By measuring the success of the company culture, companies can ensure that it is aligned with their goals and values, and make any necessary adjustments to improve it.


Examples of Companies that Have Created a Positive Company Culture


There are many companies that have created a positive company culture. Some examples include:

  1. Zappos: Zappos is known for its positive company culture and focus on employee happiness. They offer unique perks like free lunches, nap rooms, and even a life coach. They also have a strong emphasis on company values and culture fit in their hiring process.

  2. Patagonia: Patagonia is a company that values environmentalism and sustainability. They offer employees paid time off to volunteer for environmental causes, and they also have an on-site child care center to support working parents.

  3. Salesforce: Salesforce is known for its focus on giving back to the community. They offer employees volunteering time off (VTO) and encourage employees to take time off to volunteer in their local communities. They also have a strong emphasis on diversity and inclusion in their hiring practices.

  4. Google: Google is known for its innovative and fun company culture. They offer unique perks like free meals, on-site massages, and even on-site haircuts. They also have a strong emphasis on employee well-being and work-life balance.

  5. Southwest Airlines: Southwest Airlines is known for its positive company culture and focus on employee empowerment. They have a strong emphasis on teamwork and collaboration, and they encourage employees to have fun and be themselves while at work.

  6. HubSpot: HubSpot is known for its strong company culture, which focuses on transparency, flexibility, and employee empowerment. They have a company culture code that outlines their values, and they offer unique perks like unlimited vacation time and a sabbatical program.

  7. Netflix: Netflix has a strong company culture that emphasizes freedom and responsibility. They have a unique approach to performance management and encourage employees to take ownership of their work. They also offer unlimited vacation time and a parental leave policy that allows new parents to take up to a year off.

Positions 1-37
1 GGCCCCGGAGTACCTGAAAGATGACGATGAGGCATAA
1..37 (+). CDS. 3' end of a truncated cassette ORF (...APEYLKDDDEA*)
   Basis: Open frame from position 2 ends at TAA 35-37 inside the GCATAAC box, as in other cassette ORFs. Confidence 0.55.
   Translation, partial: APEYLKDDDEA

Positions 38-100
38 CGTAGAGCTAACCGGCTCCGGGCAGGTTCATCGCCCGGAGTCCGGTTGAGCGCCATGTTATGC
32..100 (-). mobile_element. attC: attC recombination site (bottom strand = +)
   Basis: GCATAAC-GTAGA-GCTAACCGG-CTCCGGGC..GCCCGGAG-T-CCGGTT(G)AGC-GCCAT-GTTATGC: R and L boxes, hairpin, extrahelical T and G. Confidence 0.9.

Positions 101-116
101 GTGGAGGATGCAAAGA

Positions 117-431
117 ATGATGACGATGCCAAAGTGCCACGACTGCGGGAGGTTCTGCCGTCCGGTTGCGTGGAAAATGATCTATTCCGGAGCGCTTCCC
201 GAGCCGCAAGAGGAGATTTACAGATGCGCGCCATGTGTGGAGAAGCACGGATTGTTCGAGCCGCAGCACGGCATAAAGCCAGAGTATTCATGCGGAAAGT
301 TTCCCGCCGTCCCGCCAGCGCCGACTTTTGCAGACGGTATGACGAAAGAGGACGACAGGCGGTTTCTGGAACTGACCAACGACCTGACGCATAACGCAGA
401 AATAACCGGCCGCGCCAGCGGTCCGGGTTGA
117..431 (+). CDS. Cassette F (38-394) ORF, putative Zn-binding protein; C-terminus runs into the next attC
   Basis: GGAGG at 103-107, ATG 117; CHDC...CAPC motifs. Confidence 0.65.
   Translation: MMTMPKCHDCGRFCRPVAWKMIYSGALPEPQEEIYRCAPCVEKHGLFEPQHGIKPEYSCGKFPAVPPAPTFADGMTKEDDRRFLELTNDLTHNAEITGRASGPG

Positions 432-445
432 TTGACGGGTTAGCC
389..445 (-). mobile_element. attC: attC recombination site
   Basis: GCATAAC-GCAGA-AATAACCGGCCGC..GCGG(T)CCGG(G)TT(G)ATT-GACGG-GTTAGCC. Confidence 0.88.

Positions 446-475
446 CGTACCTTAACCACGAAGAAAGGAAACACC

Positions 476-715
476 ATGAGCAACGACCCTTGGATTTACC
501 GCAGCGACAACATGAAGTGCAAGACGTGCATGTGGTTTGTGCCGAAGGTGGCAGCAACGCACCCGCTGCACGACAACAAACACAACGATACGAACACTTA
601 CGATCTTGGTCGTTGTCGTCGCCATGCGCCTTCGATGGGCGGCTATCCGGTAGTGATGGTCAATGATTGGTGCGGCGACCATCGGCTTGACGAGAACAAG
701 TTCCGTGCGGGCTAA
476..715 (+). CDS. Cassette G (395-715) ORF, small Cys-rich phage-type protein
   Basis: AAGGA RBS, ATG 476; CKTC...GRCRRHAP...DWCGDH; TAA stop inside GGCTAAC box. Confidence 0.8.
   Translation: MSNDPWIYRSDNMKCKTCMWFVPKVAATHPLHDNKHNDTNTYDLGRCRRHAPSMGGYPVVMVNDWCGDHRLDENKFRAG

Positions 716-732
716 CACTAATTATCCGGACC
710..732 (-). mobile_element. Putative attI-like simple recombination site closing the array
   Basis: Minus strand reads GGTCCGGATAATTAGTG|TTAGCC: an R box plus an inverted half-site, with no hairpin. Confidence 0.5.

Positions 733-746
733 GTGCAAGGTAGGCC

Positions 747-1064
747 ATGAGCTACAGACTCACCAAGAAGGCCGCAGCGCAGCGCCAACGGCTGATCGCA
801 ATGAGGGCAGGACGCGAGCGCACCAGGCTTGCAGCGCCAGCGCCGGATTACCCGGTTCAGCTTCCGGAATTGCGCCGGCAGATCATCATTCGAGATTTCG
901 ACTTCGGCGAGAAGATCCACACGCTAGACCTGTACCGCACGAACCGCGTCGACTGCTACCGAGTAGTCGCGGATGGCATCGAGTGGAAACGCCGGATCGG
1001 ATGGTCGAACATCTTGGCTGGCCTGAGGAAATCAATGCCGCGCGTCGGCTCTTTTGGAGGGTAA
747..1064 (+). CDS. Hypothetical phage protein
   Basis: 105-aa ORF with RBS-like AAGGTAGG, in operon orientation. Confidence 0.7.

8. Airbnb: Airbnb's company culture is focused on community, creativity, and inclusivity. They have a strong emphasis on diversity and inclusion in their hiring practices and offer unique perks like a $2,000 travel credit for employees to use on Airbnb.

  9. Warby Parker: Warby Parker has a strong company culture that emphasizes innovation, collaboration, and giving back. They have a program called "Do Good" that allows employees to take paid time off to volunteer for causes they're passionate about.

These companies have all created a positive company culture by prioritizing employee happiness, values, and well-being. They recognize that a positive company culture is crucial for attracting and retaining top talent and driving business success.


Conclusion


Creating a positive company culture is crucial for attracting and retaining top talent, increasing employee morale, and driving revenue growth. But it's not always easy, and it comes with its own set of challenges. Companies must prioritize culture, involve employees in the process, and invest in the resources needed to create a strong and positive company culture. Measuring the success of the company culture is also important in ensuring that it is aligned with the company's goals and values. By doing so, companies can ensure that they are creating a positive work environment that benefits both employees and the organization as a whole.

 

Jonathan H. Westover, PhD is Chief Academic & Learning Officer (HCI Academy); Chair/Professor, Organizational Leadership (UVU); OD Consultant (Human Capital Innovations). Read Jonathan Westover's executive profile here.